Knowledge and Power in the Global Economy: Politics and the Rhetoric of School Reform

Knowledge and Power in the Global Economy: Politics and the Rhetoric of School Reform

Knowledge and Power in the Global Economy: Politics and the Rhetoric of School Reform

Knowledge and Power in the Global Economy: Politics and the Rhetoric of School Reform

Synopsis

Advancing a three-fold political agenda, this volume:

• illuminates how the meanings assigned to a whole vocabulary of words and phrases frequently used to discuss the role and reform of U. S. public schools reflect an essentially economic view of the world;

• contends that education or educational reform conducted under an economized worldview will only intensify the effects of the colonial relations of political and economic domination that it breeds at home and abroad; and

• offers a set of alternative concepts and meanings for reformulating the role of U. S. public schools and for considering the implications of such a reformulation more generally for the underlying premises of all human relationships and activities.

Toward these ends, the authors, in Part I, critically examine many of the most commonly used terms within the rhetoric of educational reform since the early 1980s and before.

Part II links today's economized worldview to curricular and instructional issues. These essays are especially important for comprehending how the organization of school curriculum privileges those disciplines deemed most central to market expansion--math and science--and how the political centrality of the economic sphere influences the nature of the knowledge presented in specific content areas.

Given that language constrains as well as advances human thought, the twin tasks of de-economizing education and decolonizing society will require a vocabulary that transcends the familiar terminologies addressed in Parts I and II. The entries in Part III cultivate the beginnings of such a vocabulary as the authors elucidate innovative concepts which they view as central to the creation of truly alternative educational visions and practices.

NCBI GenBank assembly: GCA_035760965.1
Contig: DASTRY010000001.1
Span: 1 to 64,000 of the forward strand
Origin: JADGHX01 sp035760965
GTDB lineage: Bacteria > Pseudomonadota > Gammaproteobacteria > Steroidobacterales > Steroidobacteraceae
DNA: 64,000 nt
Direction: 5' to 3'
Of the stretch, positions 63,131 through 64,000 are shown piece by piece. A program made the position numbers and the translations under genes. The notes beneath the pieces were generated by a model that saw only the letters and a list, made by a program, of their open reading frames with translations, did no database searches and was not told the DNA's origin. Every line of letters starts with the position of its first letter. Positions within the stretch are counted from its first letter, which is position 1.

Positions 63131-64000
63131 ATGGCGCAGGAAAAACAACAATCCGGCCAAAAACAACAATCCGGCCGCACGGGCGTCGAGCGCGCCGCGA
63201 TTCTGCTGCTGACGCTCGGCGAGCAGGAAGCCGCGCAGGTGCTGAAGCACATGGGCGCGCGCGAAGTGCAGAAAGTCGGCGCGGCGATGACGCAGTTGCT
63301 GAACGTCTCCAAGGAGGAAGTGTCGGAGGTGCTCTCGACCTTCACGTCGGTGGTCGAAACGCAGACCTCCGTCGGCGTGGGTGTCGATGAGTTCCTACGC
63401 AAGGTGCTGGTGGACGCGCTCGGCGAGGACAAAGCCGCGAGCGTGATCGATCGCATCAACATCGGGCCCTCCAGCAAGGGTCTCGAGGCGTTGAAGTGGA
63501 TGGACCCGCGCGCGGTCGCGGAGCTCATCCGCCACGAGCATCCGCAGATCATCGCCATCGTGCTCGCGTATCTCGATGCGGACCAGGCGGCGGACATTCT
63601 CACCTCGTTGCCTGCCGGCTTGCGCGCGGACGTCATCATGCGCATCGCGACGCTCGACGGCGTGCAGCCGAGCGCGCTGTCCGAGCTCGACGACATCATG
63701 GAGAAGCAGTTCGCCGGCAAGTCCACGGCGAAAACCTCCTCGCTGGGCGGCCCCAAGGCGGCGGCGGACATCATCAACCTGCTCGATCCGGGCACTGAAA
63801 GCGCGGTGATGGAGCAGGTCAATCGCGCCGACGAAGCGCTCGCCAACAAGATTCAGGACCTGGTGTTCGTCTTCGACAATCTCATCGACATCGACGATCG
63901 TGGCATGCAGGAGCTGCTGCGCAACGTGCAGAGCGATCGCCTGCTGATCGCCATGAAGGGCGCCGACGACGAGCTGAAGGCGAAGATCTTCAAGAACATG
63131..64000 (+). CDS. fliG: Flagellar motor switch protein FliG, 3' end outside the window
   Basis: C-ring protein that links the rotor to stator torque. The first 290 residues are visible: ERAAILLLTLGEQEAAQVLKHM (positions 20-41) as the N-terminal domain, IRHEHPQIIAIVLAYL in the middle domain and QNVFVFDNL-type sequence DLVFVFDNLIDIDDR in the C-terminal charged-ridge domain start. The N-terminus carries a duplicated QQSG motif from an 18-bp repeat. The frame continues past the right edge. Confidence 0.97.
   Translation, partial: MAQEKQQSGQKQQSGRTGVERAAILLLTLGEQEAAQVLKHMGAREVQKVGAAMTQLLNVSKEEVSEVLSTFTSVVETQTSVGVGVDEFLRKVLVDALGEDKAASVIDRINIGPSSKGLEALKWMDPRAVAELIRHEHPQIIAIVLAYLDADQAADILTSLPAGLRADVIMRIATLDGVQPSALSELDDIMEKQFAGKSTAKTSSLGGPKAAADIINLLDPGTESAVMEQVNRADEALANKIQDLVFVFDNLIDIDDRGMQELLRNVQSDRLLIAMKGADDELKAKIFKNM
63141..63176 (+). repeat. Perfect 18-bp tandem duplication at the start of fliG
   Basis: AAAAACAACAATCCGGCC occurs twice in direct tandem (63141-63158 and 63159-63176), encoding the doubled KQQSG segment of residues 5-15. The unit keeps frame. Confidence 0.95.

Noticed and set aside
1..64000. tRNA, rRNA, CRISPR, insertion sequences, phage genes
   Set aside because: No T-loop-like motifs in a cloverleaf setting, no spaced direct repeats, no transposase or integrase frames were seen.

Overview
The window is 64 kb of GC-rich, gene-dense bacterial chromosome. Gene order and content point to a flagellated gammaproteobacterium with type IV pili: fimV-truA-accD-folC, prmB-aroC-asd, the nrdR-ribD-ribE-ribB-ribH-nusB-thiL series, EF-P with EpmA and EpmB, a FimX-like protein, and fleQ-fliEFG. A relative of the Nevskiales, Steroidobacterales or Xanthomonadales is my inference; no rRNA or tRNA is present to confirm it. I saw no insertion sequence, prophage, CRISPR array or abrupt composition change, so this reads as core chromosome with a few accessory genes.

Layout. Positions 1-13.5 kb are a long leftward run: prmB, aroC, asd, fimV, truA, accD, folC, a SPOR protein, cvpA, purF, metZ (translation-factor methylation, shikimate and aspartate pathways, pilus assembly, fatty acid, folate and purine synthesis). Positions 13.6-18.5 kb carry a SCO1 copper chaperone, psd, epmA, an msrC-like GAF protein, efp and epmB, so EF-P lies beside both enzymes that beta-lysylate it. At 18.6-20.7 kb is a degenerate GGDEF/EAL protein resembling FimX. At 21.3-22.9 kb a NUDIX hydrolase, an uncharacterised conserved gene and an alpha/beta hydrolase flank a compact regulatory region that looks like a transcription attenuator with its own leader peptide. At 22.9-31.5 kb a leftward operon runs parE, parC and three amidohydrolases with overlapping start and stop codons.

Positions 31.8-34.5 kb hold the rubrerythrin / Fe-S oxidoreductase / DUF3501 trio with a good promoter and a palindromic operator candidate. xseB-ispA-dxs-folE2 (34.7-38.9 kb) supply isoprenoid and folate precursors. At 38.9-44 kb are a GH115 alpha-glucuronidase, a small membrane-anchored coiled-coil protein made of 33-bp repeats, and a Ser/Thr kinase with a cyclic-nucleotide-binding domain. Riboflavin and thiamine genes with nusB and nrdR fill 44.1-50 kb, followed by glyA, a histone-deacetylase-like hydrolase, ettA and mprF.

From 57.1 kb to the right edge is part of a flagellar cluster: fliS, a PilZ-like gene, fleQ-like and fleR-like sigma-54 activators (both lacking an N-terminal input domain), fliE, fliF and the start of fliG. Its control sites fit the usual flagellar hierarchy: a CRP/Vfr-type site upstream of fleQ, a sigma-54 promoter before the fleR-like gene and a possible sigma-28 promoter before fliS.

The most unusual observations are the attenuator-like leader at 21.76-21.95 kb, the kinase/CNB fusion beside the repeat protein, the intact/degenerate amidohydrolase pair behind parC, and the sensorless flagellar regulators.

Excerpt

David A. Gabbard East Carolina University

SPREADING THE SECULAR GOSPEL

To challenge the belief that a people's economic development proceeds in direct proportion to their level of educational achievement poses a threat of heresy against one of the most fundamental principles in modern secular theology. Precisely because education and development each implies a process resulting in some form of favorable change, we may properly speak of them as separate values. However, whereas education has a history of conceptual evolution separate from that of development, their evolutionary paths have since merged and congealed into one of the great and sacred certainties of our era. Nowhere, perhaps, has this belief taken stronger hold than in the United States, where the educational reform initiatives of the 1980s and 1990s have now elevated this belief to canonical status.

At least two approaches present themselves for casting doubt on this sacred truism. The first entails an inquiry into the truthfulness of the claim. Since the National Commission on Excellence in Education released "A Nation at Risk" in 1983, corporate elites and elected officials have orchestrated a massive propaganda campaign aimed at convincing the public that schools are, at once, the cause and the cure for their economic insecurity. In typical fashion, the media very obediently assisted in facilitating this fraud, helping to further entrench the belief that a people's economic development proceeds in direct proportion to their level of educational achievement. Not only has the media helped to spread this secular theology, it has also protected it from any serious public scrutiny by failing to report any of the most elementary facts that would call its presuppositions to question.

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